What is the next phase?

Sometimes I think Fantasy Fiction love comes and goes in phases.

When I was younger it was the decade of Harry Potter.

Then for a while I refused to read the "popular" next series of books.

Okay, I'll admit it, I read the Twilight series but that's totally not the same.

I haven't and probably never will read the Hunger Games books.

But perhaps Game of Thrones is the next big fad of Fantasy Fiction/ popular books.

Harry Potter for grownups if you will.


Does one simply "outgrow" Harry Potter?

Has your love of Harry Potter changed as you've gotten older?
I used to watch the movies when I needed to fall asleep and couldn't.
Now I'm over that phase.

Was it a phase?
Was it just a subculture?
Was it just pop culture?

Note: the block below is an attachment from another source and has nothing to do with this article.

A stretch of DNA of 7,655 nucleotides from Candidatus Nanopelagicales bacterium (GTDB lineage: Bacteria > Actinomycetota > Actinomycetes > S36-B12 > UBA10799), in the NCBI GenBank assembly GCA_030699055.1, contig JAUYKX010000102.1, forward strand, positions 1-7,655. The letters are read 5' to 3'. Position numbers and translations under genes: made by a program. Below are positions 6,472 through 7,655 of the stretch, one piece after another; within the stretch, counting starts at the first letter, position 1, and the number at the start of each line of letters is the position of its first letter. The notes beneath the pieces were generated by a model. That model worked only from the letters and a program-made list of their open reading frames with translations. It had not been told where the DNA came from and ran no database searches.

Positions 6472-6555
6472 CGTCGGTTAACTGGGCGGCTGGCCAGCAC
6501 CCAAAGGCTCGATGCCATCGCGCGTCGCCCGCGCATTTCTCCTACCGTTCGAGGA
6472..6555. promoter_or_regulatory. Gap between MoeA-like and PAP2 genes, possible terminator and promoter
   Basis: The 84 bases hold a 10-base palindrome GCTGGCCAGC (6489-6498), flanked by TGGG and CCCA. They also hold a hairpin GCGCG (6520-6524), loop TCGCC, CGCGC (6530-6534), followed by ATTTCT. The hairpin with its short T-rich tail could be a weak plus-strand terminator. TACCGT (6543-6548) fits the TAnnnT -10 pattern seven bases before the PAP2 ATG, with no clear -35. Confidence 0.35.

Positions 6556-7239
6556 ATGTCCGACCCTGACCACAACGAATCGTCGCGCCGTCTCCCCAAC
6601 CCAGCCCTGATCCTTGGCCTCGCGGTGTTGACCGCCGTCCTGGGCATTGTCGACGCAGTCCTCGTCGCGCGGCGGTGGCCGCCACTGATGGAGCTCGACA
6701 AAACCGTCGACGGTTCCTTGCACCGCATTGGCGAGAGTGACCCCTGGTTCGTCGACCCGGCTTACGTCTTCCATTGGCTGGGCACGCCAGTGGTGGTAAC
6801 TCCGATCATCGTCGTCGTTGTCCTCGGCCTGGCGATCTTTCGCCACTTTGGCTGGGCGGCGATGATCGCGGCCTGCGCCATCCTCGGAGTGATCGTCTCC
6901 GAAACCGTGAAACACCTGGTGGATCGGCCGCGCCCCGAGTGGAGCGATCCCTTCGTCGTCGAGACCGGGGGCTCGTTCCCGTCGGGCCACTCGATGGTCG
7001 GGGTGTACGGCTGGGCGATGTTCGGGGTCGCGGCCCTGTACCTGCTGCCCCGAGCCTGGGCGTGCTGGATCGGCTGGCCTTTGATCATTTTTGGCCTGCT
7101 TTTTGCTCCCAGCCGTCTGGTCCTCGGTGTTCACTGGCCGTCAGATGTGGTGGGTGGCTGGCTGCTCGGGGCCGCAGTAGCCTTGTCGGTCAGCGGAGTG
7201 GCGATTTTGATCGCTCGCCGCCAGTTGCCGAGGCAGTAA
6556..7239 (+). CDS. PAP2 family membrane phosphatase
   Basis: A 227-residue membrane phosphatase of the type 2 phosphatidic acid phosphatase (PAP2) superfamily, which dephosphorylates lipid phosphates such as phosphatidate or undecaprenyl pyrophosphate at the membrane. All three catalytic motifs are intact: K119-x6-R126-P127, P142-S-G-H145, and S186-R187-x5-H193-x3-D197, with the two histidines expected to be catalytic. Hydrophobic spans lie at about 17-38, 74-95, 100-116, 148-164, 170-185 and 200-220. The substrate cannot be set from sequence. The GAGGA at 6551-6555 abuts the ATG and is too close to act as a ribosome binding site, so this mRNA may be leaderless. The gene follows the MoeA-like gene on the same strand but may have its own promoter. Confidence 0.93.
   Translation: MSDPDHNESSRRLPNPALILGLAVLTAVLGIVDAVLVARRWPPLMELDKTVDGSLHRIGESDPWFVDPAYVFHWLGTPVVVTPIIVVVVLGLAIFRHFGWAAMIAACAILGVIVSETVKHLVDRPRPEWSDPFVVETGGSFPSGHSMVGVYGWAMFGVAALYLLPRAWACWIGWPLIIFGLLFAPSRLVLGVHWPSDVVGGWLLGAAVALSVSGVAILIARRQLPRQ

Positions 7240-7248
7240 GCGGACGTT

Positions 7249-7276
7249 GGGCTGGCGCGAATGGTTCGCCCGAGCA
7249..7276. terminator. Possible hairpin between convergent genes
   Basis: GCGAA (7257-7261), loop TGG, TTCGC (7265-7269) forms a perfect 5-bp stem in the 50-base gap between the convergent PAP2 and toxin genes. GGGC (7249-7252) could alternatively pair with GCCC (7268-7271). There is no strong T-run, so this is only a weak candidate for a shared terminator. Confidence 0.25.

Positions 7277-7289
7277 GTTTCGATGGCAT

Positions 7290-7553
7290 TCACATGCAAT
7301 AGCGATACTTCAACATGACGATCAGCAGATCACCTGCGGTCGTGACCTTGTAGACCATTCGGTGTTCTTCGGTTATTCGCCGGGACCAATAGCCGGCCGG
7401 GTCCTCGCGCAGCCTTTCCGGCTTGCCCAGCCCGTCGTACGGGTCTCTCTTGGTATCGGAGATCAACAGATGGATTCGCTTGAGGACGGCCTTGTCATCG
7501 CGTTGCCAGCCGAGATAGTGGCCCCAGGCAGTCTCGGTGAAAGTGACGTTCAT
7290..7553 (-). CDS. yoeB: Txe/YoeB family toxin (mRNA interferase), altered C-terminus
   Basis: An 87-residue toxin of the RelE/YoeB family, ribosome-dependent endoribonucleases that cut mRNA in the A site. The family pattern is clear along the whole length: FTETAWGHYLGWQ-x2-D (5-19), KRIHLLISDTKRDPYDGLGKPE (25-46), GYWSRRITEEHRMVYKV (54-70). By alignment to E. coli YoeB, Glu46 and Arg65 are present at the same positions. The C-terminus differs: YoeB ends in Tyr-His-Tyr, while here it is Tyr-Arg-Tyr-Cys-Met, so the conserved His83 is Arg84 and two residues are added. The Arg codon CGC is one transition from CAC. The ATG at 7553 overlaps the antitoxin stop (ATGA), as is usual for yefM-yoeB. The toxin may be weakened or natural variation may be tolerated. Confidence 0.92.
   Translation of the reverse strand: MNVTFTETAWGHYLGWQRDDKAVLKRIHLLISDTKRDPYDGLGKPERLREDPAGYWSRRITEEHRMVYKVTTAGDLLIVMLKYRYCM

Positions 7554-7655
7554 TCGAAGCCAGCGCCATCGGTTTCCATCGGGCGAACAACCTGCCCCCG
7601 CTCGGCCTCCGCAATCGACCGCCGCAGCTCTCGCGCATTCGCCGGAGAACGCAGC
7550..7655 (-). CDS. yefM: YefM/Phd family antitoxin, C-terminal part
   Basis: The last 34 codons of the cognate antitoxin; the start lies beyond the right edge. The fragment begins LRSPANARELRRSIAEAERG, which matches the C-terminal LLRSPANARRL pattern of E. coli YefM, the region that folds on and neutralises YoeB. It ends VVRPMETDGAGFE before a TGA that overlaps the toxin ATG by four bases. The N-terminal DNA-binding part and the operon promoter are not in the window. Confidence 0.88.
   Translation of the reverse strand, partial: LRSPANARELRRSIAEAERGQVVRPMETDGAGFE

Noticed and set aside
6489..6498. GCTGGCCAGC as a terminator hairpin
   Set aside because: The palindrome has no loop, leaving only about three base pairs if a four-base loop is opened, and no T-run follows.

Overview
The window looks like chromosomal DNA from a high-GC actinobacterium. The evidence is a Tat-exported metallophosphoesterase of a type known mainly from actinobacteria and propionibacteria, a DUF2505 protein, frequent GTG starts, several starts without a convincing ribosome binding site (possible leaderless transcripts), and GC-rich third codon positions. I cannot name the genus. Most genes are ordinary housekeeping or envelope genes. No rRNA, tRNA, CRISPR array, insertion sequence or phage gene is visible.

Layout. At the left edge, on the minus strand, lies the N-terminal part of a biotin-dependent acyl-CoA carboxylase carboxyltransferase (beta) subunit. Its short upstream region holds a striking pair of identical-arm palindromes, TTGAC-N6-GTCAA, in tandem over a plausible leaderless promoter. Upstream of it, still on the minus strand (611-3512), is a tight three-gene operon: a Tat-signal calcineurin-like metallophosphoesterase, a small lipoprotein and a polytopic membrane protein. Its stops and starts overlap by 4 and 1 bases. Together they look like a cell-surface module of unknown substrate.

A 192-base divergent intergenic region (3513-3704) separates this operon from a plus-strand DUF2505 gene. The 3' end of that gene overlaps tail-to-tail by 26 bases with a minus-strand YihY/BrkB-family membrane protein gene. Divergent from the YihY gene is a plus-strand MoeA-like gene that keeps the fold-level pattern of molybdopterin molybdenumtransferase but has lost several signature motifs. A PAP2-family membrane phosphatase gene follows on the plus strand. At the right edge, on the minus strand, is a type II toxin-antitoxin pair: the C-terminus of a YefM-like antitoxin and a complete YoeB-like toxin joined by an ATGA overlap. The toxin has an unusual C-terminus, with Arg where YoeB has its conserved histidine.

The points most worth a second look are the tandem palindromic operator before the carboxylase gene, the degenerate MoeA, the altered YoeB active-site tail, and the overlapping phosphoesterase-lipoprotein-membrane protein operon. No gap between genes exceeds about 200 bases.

Was it just adolescence?

Am I just "too old" now?

Is there such a thing as being "too old" for Harry Potter?

I feel old.

Wednesday, December 10, 2014

Are you willing to believe?

A Willing Suspension of Disbelief- 
 Are you willing to believe?

Many of the questions posted to the class Fantasy Fiction blog talk about differences between the “real” world and the fantasy worlds. Some of these questions include:

“Do the best works of fantasy need their own universes or can great works take place in the world we know?” 

This then brings us to ask the questions of whether these fantasy worlds are “just literary devices, or whether they are intended to be believed as truth”.
 
Then we must ask if these works of fantasy should even be “read and analyzed for their symbolism and literary devices”.